If it’s not broken, don’t fix it – a mantra little heeded where there’s an opportunity to cash in. Especially in Hollywood, where if it doesn’t have a superhero in it, it’s almost certainly a remake.

Many of them flop – this year alone, Ben-Hur lost tens of millions – but that doesn’t dissuade studios, who are set to kill your childhood with new takes on everything from Jumanji to Honey, I Shrunk The Kids.

But a second opinion isn’t always bad. Granted, remakes always face a certain cinematic stigma (looking at you, The Planet of the Apes) but there are some gems that won’t make you want to set the DVD player (and yourself) ablaze.

The Magnificent Seven (2016)

Genuine ensemble casts are rare. Refreshing, then, that The Magnificent Seven enlists a batch of bright stars – Denzel Washington leads a posse that includes Chris Pratt and Ethan Hawke – in this western tale of bloody retribution.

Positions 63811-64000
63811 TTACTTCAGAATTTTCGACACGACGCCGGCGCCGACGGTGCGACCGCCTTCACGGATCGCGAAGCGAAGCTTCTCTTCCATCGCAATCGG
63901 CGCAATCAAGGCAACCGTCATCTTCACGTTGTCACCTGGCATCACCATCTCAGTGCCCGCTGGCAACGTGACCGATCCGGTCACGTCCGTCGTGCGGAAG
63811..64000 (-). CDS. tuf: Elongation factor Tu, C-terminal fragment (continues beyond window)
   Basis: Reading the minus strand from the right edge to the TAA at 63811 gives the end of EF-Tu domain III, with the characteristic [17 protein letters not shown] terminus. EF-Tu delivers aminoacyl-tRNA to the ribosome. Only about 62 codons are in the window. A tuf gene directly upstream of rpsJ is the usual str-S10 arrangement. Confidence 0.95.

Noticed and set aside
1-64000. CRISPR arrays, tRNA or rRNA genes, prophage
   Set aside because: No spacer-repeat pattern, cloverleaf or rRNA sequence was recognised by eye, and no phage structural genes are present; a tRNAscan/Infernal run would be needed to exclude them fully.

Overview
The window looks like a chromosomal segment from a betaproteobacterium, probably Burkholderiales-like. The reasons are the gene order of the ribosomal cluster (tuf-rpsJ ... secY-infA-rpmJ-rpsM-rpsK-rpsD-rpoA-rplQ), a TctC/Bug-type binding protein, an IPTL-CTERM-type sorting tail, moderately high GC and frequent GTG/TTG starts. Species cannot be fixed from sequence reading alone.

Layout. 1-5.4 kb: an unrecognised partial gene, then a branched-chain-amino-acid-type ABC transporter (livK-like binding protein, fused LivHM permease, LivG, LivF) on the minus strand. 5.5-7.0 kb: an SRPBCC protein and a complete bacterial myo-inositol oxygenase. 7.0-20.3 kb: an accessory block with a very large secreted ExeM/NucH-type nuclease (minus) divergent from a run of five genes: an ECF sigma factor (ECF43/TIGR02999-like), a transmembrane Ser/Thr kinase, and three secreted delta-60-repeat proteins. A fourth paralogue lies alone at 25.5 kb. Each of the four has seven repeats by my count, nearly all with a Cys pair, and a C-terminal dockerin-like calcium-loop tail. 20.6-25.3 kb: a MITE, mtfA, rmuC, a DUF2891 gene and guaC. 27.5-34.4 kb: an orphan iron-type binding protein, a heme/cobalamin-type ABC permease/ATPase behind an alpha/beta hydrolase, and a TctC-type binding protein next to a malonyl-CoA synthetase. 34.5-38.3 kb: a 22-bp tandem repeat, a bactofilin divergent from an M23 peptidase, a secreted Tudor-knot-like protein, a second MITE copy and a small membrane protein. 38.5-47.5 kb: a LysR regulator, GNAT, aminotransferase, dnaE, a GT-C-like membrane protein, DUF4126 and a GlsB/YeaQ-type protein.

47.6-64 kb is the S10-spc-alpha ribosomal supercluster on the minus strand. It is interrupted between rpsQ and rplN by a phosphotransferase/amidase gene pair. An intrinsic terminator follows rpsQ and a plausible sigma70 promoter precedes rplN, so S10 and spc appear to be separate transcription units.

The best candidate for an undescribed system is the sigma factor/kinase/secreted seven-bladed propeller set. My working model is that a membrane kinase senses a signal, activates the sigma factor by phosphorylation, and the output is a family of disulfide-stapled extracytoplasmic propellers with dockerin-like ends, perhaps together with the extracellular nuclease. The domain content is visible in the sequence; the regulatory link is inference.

On the eve of the American Civil War, seven bounty hunters (of the magnificent kind, obviously) are hired to protect a small town from looming industrialists. And soon enough, the protection of simple folk becomes a matter much bigger than money.

The Magnificent Seven won’t win the Palme d’Or. But it is another imaginative stepping stone in the revival of the western – stow it alongside The Hateful Eight, Slow West and fellow remake-worth-watching True Grit.

And if that’s not enough to persuade you, The Magnificent Seven is actually a remake of a remake – the original transposed the Japanese classic Seven Samurai to the wild west.